So... another way of saying "where" is "cá bhfuil", OK. Would it be incorrect to use "cén áit" or "cá haít" in this sentence instead of "cá bhfuil"?
Oh, wait, I think I get it now! "Cá bhfuil" includes the verb "bí", so that's why it's used in this sentence, which literally means "Where is it that they ARE in their living?. Whereas "cén áit" or "cá háit" would be used for questions with other verbs, adding an "a" before the verbs (for example, "Cén áit a itheann tú?", meaning "Where do you eat", right?).
Or, maybe, could "cén áit"/"cá háit" also be used with the verb "bí", adding an "a" ("Cén áit a bhfuil siad ina gcónai?")?
Are any of my conclusions correct? Sorry for the rambling... I find Irish to be so confusing and complex... but I'm lovin' it thanks to Duolingo. :)
Irish has two relative clauses - a direct and an indirect.
The difference doesn't exist for most verbs (except initial mutation), but there are some that have a dependent form (form used with another particle an, for example, or ní) that the indrect uses. That's why it's cá bhfuil (cá requires indirect, which eclipses and uses dependent form which is fuil)
The main use of "cónaí" seems here to be related to the idiomatic expressions "living in/at" or "always", which usually would be lenited or eclipsed.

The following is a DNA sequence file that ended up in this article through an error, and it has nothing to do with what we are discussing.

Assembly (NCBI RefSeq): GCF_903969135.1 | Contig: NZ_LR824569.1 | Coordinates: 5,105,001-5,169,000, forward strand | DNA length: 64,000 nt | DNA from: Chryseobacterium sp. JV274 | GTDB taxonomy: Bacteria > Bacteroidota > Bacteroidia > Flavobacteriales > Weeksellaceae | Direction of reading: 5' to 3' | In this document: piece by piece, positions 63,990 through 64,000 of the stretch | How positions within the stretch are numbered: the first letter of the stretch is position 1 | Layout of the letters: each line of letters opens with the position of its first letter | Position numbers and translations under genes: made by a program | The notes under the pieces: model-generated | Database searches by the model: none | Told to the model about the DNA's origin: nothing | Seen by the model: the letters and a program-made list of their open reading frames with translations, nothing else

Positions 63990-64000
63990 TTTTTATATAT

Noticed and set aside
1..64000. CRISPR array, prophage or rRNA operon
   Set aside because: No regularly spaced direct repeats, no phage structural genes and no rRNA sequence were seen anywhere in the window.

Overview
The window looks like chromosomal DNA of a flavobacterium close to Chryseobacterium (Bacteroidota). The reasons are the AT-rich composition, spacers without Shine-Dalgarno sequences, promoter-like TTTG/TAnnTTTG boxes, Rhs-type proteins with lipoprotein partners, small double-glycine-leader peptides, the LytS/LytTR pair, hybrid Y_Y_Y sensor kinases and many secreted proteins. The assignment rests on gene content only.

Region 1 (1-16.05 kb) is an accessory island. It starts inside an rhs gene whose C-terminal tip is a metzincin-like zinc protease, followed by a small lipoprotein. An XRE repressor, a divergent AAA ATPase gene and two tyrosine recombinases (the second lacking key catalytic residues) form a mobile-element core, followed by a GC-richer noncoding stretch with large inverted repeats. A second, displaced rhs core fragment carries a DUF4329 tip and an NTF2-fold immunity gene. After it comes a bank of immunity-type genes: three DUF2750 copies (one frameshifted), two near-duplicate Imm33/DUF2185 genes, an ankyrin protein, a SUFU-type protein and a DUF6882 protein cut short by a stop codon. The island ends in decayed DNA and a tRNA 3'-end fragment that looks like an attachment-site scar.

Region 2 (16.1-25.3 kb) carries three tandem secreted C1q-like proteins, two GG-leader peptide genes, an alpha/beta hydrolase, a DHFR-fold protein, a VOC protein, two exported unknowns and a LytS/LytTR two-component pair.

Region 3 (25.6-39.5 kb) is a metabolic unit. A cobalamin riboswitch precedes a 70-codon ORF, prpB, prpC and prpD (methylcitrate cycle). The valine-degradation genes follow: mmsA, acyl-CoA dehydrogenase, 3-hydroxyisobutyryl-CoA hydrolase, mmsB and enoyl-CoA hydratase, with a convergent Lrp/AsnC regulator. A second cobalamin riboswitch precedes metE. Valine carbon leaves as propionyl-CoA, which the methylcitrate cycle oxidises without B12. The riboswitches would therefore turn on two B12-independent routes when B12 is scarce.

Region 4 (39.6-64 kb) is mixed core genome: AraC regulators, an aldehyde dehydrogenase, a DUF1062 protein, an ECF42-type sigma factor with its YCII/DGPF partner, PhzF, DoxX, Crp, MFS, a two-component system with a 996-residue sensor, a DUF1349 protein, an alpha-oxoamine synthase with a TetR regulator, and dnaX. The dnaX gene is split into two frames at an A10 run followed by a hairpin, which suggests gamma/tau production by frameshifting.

Cá bhfuil mé i mo chónaí? = Where am I living?
Cá bhfuil tú i do chónaí? = Where are you living?
Cá bhfuil sé ina chónaí? = Where is he living?
Cá bhfuil sí ina cónaí? = Where is she living?
Cá bhfuil muid inár gcónaí? = Where are we living?
Cá bhfuil sibh in bhur gcónaí? = Where are you living?
Cá bhfuil siad ina gcónaí? = Where are they living?
"ina = in his", "ina = in her" and "ina = in their" being distinguished by lenition / eclipsis on the following noun.
"i gcónaí" is a fixed phrase meaning "always".
EDIT: Nobody has corrected, so it is approximately right. Then question is of course, isn't there anything superfluos in those sentences. You'd think it couldn't be me in your living, so the "mé", "tú", "muid" and "bhur" should be totally needless?
I think, like me, you misheard the sentence. It's Cá bhfuil SIAD ina gconaí? I thought it was, 'Cá bhfuil SÍ . . . ' Therefore conaí is eclipsed whereas it wouldn't be with SÍ.
The basic rule is this: Mo (My), Do (Your sl. ), and A (His) - all aspirate consonants. A (Her) puts H before vowels. Ár (Our), Bhur (Your pl.), and A (Their) - all eclipse consonants and put N before vowels.